The opinion of the court was delivered by: JOYCE HENS GREEN
This matter is before the Court on the petition of third party defendant, County of LaSalle, Texas ("LaSalle"), for removal from the Superior Court of the District of Columbia ("Superior Court"), pursuant to 28 U.S.C. § 1441(c). LaSalle has also filed a motion under 28 U.S.C. § 1404(a) to transfer venue to the Southern District of Texas. Plaintiffs and defendant/third party plaintiff, District of Columbia ("District"), filed oppositions to the petition for removal. Although neither party raised the issue of subject matter jurisdiction in its opposition to the petition for removal, the Court must sua sponte examine the issue of subject matter jurisdiction. For the reasons expressed below, the Court concludes that it does not have subject matter jurisdiction over this action and remands this case to the Superior Court.
Plaintiffs are the personal representative and beneficiaries of the estate of Larry Alphonso Daniels, Jr. ("Daniels"), and Sean Thomas. At all times relevant to this case, Daniels and Thomas were inmates in the custody and care of the District. Pursuant to an agreement between LaSalle and the District, Daniels and Thomas were incarcerated in the LaSalle County Jail in Cotulla, Texas.
On or about November 6, 1991, Daniels and Thomas were each a victim of a stabbing and assault and battery allegedly committed by fellow inmates armed with knives. Daniels was killed in the incident and Thomas suffered severe personal injuries.
Plaintiffs initiated a lawsuit against the District on July 1, 1992. The five count complaint alleges negligence, survival, and wrongful death and seeks monetary damages.
The District answered the complaint on October 2, 1992, and, on May 6, 1993, filed a motion to join LaSalle as a third party defendant. This motion was granted on August 20, 1993, at which time the District filed a third party complaint. LaSalle answered the third party complaint and filed the instant petition for removal.
In support of its petition for removal, LaSalle relies upon 28 U.S.C. § 1441(c), which, according to LaSalle, provides:
Whenever a separate and independent claim or cause of action, which would be removable if sued upon alone, is joined with one or more otherwise non-removable claims or causes of action, the entire case may be removed and the district court may determine all issues therein, or, in its discretion, may remand all matters not otherwise within its original jurisdiction.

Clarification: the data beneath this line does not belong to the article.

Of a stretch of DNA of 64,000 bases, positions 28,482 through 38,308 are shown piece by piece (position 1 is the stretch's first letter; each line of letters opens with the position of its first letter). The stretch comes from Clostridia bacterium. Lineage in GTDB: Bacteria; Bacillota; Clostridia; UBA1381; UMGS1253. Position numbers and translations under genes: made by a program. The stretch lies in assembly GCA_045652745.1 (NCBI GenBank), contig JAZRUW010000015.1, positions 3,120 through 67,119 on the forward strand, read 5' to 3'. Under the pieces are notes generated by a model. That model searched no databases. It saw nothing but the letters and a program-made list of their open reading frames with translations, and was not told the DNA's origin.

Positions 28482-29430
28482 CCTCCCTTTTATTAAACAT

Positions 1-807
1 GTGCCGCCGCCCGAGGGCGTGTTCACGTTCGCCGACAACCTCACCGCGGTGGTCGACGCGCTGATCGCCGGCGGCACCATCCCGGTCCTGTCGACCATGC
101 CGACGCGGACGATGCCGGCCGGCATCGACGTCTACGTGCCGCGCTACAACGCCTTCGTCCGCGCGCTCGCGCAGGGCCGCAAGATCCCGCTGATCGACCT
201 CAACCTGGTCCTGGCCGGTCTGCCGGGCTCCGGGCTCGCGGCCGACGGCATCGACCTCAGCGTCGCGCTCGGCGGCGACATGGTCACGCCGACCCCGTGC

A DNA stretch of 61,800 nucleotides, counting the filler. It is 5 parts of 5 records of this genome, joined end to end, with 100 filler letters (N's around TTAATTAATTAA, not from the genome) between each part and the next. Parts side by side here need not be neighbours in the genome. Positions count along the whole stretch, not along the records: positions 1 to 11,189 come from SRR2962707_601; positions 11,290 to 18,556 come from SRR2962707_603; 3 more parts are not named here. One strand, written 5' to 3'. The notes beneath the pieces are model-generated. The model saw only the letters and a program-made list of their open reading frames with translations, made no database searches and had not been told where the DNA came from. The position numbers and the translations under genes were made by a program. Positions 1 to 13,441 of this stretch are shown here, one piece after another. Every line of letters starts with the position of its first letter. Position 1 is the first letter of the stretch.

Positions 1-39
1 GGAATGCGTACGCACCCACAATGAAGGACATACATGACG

LaSalle's reliance on section 1441(c) as the basis for removal is entirely inappropriate. Apparently unbeknownst to LaSalle, section 1441(c) was amended as part of the Judicial Improvements Act of 1990. Section 1441(c) actually provides:
Whenever a separate and independent claim or cause of action within the jurisdiction conferred by section 1331 of this title is joined with one or more otherwise non-removable claims or causes of action, the entire case may be removed and the district court may determine all issues therein, or, in its discretion, may remand all matters in which State law predominates.
28 U.S.C.A. § 1441(c) (West Supp. 1993) (emphasis added). The revised section 1441(c) went into effect on December 1, 1990, several years prior to the commencement of this action. See 28 U.S.C.A. § 1441, Commentary on 1990 Revision (West Supp. 1993).
The language of section 1441(c) expressly mandates that the "separate and independent claim or cause of action" must be "within the jurisdiction conferred by section 1331"--the federal question statute. This section does not authorize removal in cases that rely on diversity of citizenship (section 1332)--precisely the issue in the ...